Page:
A group of local, craft beer-loving dads are transforming Withington’s empty Public Hall Institute into a pop-up pub this weekend.
Neill Woodward, Casey Longden, Mark Brennan and Ed Wellard all became friends after their children started going to St Paul’s Primary School and set up The Lock Inn in an effort to bring their local community together.
They form the core of a larger team helping to run the events – buying all the beer independently from local Manchester brewers, finding out what’s been brewed that week and getting their hands on the freshest kegs going.
“We love Withington and we love the Manchester beer scene,” said Ed.
“It’s great bringing the two things together, and bringing a bit of life to the village. We want people to have an excuse to get together and have some fun. Everyone’s welcome.
“We have a strict rule of serving drinks produced by local independents. It seems to work for people, and as long as it does we’ll keep coming back for more.”
Pouring at this weekend’s event will be a carefully curated selection from local breweries Marble, Blackjack, To the Moon, Wander Beyond, Pamona Island, Cloudwater, Shindigger, Beatnikz Republic and Burton Road.
There’ll also be gin from Manchester Three Rivers, cider from the Moss Cider Project and pop from Steep Soda, plus music, bar snacks and pizzas from their friends at Wilmslow road pizzeria Wishbone and Stone.
A real family-friendly affair, you can rely on there being squash and things on hand to entertain the kids too.
Taking place from 5pm on 4th and 5th October, the weekend-long event will breathe new life into the historic Institute, which has lain empty since the beginning of the year.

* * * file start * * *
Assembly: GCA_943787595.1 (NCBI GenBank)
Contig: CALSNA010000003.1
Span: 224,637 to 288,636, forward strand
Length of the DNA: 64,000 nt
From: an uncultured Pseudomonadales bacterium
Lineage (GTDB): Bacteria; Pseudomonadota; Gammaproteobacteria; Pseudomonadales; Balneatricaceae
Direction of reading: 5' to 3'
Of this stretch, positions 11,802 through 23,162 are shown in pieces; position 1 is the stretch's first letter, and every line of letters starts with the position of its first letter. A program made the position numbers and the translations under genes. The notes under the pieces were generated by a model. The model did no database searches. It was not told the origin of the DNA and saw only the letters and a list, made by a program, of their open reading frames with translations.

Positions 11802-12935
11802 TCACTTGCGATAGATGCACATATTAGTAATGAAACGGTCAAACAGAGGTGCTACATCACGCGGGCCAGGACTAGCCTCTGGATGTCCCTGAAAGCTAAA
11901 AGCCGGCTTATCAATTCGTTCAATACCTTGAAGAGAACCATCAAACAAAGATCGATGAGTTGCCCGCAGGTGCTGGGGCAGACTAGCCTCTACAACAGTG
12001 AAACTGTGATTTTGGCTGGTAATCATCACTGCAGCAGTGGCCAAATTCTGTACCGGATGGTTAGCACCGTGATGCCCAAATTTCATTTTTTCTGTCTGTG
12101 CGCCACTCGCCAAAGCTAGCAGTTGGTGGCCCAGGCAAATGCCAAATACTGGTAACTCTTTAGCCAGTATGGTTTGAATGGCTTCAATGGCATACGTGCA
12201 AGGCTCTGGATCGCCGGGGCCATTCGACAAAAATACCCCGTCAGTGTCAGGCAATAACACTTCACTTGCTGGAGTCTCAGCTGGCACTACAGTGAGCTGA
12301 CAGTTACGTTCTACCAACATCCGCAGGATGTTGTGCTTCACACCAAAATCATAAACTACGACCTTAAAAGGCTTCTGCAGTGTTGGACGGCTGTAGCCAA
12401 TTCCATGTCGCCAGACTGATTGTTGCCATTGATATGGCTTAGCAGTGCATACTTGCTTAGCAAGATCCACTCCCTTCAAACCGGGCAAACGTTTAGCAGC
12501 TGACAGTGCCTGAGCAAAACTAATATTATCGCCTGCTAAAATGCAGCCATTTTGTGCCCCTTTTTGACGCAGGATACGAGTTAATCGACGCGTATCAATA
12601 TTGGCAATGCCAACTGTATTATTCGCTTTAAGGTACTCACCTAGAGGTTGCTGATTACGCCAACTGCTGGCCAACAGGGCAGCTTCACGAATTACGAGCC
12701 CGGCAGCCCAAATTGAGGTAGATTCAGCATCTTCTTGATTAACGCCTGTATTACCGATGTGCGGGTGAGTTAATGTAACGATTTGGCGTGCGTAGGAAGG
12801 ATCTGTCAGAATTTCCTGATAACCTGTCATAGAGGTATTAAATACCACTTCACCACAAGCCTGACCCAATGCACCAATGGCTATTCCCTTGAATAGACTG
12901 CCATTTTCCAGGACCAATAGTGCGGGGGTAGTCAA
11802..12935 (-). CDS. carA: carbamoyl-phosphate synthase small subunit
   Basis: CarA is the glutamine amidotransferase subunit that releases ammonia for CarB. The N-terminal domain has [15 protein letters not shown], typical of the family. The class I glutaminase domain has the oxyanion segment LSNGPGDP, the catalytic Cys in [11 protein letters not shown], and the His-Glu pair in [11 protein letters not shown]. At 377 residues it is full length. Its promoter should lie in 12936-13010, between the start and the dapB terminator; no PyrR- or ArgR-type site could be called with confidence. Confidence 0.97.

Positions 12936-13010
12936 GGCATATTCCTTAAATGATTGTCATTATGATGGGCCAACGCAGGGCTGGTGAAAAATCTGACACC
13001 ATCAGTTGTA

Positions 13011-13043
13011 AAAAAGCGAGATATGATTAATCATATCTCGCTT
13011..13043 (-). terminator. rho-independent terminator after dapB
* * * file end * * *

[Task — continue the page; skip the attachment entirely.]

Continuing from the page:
It was originally a men-only club but moved to admit women in 2017 in an effort to boost fading membership numbers.
One nicknamed ‘The Homewreckers’ because it provided the men of the area early and late drinking facilities in the days of restricted pub opening hours, the historic site was first built in 1861 and donated to the community by Lord Egerton.
Over the years it has functioned first as a members’ club and later housed a lending library between for locals between 1861-1911, prior to the modern library being built further north in the village.
It is now believed to be in public ownership, but Ed hinted that this weekend may be The Lock Inn’s last event there – citing issues regarding access to the building.
Fans of the pop-up pub needn’t worry though. He reassures us they’ve got plenty more interesting ideas regarding other venues and collaborations going forward.
Taking over the little snug and the main snooker hall, the Friday night session will coincide with Withington at Night – a community-focused event that promotes Withington and its independents.
Street traders and local traders will be open late and there’ll be live street art happening as part of the Withington Walls street art project.
The project has previously commissioned Akse_P19‘s Peter Saville mural on Palatine road aa a reminder that Factory Records was started here, and the event hopes to raise funds for more murals going forward.
Then on Saturday night, The Lock Inn will team up with Indy Man Beer Con festival to host a fringe offering from 4pm onwards featuring some very exclusive beers.